Mount Yale via Denny Creek

August 7, 2021

Ascent along Denny Creek

Mount Yale lies in the heart of Colorado’s Sawatch Range. The Sawatch is the apex of the Rocky Mountains, home to the lion’s share of fourteeners in Colorado, the Rockies, and the Lower 48 in general.

The standard route begins at the Denny Creek Trailhead. There you’ll find a paved parking lot right at 10,000’—a somewhat rare luxury among fourteener trailheads. This combined with Yale’s not-too-technical class 2 route makes the mountain super popular among hikers.

A well-maintained dirt path follows Denny Creek up, through a grove of Aspens en route to Mount Yale.
A well-maintained dirt path follows Denny Creek up, through a grove of Aspens en route to Mount Yale.

My hike actually began just under a mile down the road at the College Peaks Campground. This large, creekside campground offers ample, spacious, tree-covered camping spots. You can (and should) reserve one well in advance!

In the age of COVID, cheap lodging has seemingly disappeared from even lower-key outdoorsy areas, like in the Sawatch. Luckily campgrounds have remained very affordable, provided some initial investments in the gear.

Great Trail Maintenance

I’ve found the Sawatch Fourteeners have exceptionally well-maintained trails. For instance, La Plata was a fine example of this. Mount Yale was no exception. The Denny Creek approach featured a well-packed dirt route, with ample switchbacks and erosion-resistance measures like log- and stone-stairwells.

Delightful and erosion-resistant signs of trail work on the route to Mount Yale via Denny Creek.
Delightful and erosion-resistant signs of trail work on the route to Mount Yale via Denny Creek.

And even in mid-August, it was still wildflower season in the high country of the Sawatch. This included some rather bizarre thistle! Later I would learn said thistle is actually a newly classified species, appropriately named the ‘funky thistle‘. The funky thistle is apparently endemic to the Colorado Rockies (excepting a small presence near Santa Fe).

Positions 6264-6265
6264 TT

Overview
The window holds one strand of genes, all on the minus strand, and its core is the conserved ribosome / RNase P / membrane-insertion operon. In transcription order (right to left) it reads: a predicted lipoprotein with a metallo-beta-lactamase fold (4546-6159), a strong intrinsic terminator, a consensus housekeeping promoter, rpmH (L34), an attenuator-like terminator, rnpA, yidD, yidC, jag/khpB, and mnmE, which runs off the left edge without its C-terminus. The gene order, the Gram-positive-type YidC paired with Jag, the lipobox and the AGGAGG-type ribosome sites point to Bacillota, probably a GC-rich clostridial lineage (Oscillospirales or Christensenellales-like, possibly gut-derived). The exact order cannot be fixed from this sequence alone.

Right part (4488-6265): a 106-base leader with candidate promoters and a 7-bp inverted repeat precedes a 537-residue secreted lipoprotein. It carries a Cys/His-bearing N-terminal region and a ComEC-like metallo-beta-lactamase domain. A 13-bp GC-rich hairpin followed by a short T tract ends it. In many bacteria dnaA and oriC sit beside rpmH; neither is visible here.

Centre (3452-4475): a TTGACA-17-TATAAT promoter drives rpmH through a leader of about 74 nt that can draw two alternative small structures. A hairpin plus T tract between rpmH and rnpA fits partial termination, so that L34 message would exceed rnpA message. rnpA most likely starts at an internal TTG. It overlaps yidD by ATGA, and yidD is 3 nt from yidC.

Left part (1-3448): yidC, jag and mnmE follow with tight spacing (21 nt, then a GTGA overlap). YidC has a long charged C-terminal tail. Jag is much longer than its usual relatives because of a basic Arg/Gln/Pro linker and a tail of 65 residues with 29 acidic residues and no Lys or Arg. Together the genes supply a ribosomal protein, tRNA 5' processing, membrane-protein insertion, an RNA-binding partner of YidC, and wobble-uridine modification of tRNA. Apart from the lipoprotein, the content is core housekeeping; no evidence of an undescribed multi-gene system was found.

Fireweed festooned the trailside meadows.
Fireweed festooned the trailside meadows.
An almost extra-terrestrial seeming funky thistle on the slopes of Mount Yale.  The funky thistle is a newly classified plant species endemic to the Colorado Rockies.
An almost extra-terrestrial seeming funky thistle on the slopes of Mount Yale. The funky thistle is a newly classified plant species endemic to the Colorado Rockies.

Smoke in the Alpine

The first two miles rose at a gentle pace, gaining just over 1000 vertical feet. The trail then rose up, out of the deep valley. As the views expanded and the sun rose higher, I saw the region was thick with smoke from wildfires both in Colorado and further afield.

Smoke filled the Sawatch from wildfires both within Colorado and further West.
Smoke filled the Sawatch from wildfires both within Colorado and further West.
The trail weaved in and out of the trees en route to the high ridgeline beneath Mount Yale.
The trail weaved in and out of the trees en route to the high ridgeline beneath Mount Yale.

Eventually, the trail left the trees and valley behind and began ascending towards the high ridge in an endless series of tight switchbacks. This section seemingly took forever! A few brief segments traversed flatter terrain. But for the most part, the trail remained consistently steep.

Smoke and morning sunshine roughly halfway up Mount Yale.